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Travis Hansen has been involved in the field of Human Performance Enhancement for nearly a decade. He graduated with a Bachelor’s degree in Fitness and Wellness, and holds three different training certifications from the ISSA, NASM, and NCSF. He was the Head Strength and Conditioning Coach for the Reno Bighorns of the NBADL for their 2010 season, and he is currently the Director of The Reno Speed School inside the South Reno Athletic Club. He has worked with hundreds of athletes from almost all sports, ranging from the youth to professional ranks. He is the author of the hot selling "Speed Encyclopedia" http://thespeedencyclopedia.com, and is also the leading authority on speed development through the International Sports Sciences Association.

2 Comments

2 Comments

  1. Jay K.

    Sep 4, 2016 at 7:28 pm

    Mike Boyle has recently spoken out AGAINST the first three exercises in your video. He doesn’t want to teach any movements that put stress on the lumbar spine, he specifically mentions any exercise which requires you to move your legs in a way that twists the lumbar such as the Scorpion, the first exercise in the video https://www.youtube.com/watch?v=tXEECZzqO-0.

    Mike recommends you “move through your hips, and not through your lumbar spine.”

  2. Morgan Wells

    May 15, 2016 at 9:11 pm

    Travis, appreciate the article. Have been working on my flexibility in particular to gain clubhead speed. As a follow up, would love to see an article quantify the data a bit. For instance, the above article references Turner in that power based exercises may improve clubhead speed. However, without data that sentence says very little.

    Would love to see the next article quantify and differentiate how much (if any) clubhead speed is gained from the various exercises and stretches. That would help us hackers know where to focus our efforts!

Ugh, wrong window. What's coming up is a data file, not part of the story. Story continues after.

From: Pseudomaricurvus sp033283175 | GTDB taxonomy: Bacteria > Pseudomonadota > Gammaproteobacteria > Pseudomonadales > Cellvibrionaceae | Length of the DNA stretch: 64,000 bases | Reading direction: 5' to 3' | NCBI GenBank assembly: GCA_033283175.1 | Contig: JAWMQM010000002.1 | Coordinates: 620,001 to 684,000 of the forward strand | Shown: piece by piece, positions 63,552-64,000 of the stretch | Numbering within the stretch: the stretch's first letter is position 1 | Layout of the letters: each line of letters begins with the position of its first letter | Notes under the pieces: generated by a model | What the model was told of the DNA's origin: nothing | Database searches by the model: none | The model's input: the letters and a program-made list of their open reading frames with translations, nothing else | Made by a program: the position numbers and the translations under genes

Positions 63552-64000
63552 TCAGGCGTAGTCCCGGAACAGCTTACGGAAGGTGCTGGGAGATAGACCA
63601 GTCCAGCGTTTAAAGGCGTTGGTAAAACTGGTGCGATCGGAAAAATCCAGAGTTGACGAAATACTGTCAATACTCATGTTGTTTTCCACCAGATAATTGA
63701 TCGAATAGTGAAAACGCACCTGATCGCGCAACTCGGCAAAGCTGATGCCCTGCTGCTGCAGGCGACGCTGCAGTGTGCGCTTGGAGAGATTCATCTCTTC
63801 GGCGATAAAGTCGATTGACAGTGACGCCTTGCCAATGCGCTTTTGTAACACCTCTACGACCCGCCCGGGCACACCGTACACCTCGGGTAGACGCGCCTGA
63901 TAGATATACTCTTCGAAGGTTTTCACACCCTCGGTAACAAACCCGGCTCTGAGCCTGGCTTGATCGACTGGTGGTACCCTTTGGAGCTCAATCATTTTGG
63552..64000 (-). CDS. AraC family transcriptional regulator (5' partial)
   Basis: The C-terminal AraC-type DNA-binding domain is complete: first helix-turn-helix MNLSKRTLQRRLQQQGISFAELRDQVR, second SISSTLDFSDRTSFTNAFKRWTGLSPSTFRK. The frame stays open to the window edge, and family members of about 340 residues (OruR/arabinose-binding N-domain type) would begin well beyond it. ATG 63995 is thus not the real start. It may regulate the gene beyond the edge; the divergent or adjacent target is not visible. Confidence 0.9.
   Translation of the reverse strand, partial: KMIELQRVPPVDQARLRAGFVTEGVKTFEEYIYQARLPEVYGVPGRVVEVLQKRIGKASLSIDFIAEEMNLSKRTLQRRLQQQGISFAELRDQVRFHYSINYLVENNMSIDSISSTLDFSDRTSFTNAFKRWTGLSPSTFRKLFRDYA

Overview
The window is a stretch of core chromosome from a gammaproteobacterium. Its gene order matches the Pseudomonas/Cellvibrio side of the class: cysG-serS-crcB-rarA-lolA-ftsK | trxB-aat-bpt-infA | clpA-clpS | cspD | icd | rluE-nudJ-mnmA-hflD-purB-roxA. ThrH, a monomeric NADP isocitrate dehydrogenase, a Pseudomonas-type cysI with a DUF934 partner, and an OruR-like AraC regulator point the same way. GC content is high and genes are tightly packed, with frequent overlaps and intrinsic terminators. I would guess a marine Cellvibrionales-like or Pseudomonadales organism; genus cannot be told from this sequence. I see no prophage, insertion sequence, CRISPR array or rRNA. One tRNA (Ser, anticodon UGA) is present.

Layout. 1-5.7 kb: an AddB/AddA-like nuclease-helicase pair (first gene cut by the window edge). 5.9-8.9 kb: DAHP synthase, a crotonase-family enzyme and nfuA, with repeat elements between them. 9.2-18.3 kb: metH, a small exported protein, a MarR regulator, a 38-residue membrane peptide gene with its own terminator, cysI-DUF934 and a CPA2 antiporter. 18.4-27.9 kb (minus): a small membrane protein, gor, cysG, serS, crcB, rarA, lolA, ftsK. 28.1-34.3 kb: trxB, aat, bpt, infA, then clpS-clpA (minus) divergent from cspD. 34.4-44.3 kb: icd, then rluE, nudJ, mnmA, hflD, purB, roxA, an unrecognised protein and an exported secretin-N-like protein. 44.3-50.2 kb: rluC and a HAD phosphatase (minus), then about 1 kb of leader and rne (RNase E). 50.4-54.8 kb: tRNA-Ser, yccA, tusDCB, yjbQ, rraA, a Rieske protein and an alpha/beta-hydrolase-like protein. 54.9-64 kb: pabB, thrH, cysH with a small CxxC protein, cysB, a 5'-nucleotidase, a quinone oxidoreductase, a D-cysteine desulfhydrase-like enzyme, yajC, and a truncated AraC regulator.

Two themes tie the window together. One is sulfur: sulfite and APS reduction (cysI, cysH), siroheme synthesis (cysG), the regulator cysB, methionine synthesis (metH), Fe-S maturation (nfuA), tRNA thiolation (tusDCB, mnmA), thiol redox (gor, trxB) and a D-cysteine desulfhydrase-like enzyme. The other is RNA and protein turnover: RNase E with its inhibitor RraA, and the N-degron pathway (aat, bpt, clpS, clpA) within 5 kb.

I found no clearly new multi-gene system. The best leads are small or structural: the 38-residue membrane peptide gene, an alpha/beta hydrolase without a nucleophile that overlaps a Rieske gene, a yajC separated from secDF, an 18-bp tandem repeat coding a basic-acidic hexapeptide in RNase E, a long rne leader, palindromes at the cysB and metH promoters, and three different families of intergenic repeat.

Keep up the good work!

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Stickney: Sit on it (for a better backswing)

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As we know golf, is a very tough sport and one that involves many moving pieces. Whenever something overreacts or moves too much on the way back, you end up playing catch-up on the way down. One of my favorite things to watch is how the head moves or doesn’t move on the backswing. Sure, you can have some movement, but you can’t have too much or you put yourself behind the eight ball.

I have charted the head position of a tour player at address and we can see that this is a very normal set up position. It is one that looks positioned to do great things.

However, en route to the top, you can see that this player has put himself into a position where his rear knee straightened too rapidly off the start of his backswing. When this occurs the pelvis “runs out from under” the upper body on the backswing the hips will react and begin to slant downward. (You can see a -10 degree tilt versus 3 degrees the opposite way at address for you number people.)

This causes the head to move out in front of where it was at address. This is not a bad position for the irons but for a driver we have a pending issue. If you don’t make a compensation from here then the player will have an angle of attack that is too much downward through impact with their driver.

As the player moves into his transition, the hips have leveled as the rear shoulder lowers the club into delivery but the head and pelvis are still too far out in front of the ball. The only thing you can do from here is fire the lead side upwards and hope that your head falls back into the correct position. If so, you will have the correct angle of attack, if not, you will chop down on the ball causing your launch conditions to be faulty.

And as we see here that this is precisely what this player did at the very last minute…not the easiest way to swing the club but it is functional IF you make the right correction. So, now that you understand how simple things like the action of the lower body can cause your head to move and your angle of attack to become faulty, what is the secret to controlling your lower body?